Statistical analysis of supermassive black holes suggests that the spin of the black hole may play a role in the generation of powerful high-speed jets blasting radio waves and other radiation across the Universe.
Black holes absorb light and all other forms of radiation, making them impossible to detect directly. But the effects of black holes, in particular accretion disks where matter is shredded and superheated as it spirals down into the black hole, can release enormous amounts of energy.
The accretion disks around supermassive black holes (black holes with masses millions of times that of the Sun) are some of the brightest objects in the Universe. These objects are called "quasi-stellar radio sources" or "quasars," but actually this is a misnomer; only about 10% of quasars emit strong radio waves.
We now know that "radio loud" quasars occur when a fraction of the matter in the accretion disk avoids the final fate of falling into the black hole and comes blasting back out into space in high-speed jets emitted from the poles of the black hole. But we still don't understand why jets form some times and not other times.
A team led by Dr. Andreas Schulze at the National Astronomical Observatory of Japan investigated the possibility that the spin of the supermassive black hole might play a role in determining if the high-speed jets form. Because black holes cannot be observed directly, Schulze's team instead measured emissions from oxygen ions [O III] around the black hole and accretion disk to determine the radiative efficiency; i.e. how much energy matter releases as it falls into the black hole. From the radiative efficiency they were able to calculate the spin of the black hole at the center.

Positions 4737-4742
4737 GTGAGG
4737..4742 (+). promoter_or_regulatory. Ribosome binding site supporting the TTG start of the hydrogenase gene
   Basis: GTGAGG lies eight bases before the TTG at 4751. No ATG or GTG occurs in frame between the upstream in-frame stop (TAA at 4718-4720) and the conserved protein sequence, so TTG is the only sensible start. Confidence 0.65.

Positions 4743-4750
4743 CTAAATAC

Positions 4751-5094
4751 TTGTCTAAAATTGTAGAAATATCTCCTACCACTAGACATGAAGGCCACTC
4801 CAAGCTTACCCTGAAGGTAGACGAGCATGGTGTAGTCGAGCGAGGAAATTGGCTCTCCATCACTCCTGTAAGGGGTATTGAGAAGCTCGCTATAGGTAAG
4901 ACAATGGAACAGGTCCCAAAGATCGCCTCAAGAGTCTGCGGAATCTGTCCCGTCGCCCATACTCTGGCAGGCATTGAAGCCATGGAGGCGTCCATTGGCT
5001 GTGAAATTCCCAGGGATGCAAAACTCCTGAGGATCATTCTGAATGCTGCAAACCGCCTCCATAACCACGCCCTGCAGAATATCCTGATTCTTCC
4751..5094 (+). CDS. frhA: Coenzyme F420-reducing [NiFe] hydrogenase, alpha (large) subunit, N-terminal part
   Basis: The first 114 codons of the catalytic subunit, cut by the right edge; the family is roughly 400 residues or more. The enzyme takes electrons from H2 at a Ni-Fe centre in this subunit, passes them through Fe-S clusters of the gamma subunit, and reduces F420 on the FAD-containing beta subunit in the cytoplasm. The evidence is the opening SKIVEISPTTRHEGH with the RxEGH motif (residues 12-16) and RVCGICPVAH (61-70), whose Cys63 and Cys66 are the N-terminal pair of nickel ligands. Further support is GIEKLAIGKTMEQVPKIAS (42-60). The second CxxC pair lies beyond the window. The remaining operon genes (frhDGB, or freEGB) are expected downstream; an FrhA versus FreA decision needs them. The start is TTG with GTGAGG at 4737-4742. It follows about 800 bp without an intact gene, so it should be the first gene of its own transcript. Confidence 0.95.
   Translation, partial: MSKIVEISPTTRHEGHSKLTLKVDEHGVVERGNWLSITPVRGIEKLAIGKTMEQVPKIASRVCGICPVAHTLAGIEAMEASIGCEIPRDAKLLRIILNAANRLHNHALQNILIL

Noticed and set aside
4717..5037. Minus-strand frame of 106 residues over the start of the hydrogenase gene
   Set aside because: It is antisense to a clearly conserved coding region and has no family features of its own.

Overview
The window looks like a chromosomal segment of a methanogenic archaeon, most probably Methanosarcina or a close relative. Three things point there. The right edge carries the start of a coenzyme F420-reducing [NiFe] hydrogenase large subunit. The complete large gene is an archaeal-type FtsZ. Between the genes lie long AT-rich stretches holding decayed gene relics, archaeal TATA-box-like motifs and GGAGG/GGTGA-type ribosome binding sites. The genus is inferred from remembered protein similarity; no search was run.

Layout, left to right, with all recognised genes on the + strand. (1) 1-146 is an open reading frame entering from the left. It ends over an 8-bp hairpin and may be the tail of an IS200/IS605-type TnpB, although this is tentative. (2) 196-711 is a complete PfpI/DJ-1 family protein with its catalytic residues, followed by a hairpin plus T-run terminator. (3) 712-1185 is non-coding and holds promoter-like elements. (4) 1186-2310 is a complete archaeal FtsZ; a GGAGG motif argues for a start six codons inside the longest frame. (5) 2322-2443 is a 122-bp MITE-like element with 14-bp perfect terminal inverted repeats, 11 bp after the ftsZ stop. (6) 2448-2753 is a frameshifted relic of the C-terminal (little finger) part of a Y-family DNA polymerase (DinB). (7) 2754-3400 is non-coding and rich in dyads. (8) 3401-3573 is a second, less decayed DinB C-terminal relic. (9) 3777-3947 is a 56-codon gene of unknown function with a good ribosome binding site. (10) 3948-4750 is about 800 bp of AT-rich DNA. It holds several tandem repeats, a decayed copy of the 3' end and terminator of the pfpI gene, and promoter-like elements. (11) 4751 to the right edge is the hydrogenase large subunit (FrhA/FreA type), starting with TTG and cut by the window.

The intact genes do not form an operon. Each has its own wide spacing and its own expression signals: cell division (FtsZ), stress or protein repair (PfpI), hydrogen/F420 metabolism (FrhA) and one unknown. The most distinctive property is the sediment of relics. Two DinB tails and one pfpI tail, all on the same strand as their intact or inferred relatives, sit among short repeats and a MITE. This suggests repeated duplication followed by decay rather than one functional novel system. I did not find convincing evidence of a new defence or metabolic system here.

By analyzing nearly 8000 quasars from the Sloan Digital Sky Survey, Schulze's team found that on average the O III oxygen emissions are 1.5 times stronger in radio loud quasars than in radio quiet quasars. This implies that spin is an important factor in the generation of jets.
Schulze cautions, "Our approach, like others, relies on a number of key assumptions. Our results certainly don't mean that spin must be the only factor for differentiation between radio-loud and radio-quiet quasars. The results do suggest, however, that we shouldn't count spin out of the game. It might be determining the loudness of these distant accreting monsters."
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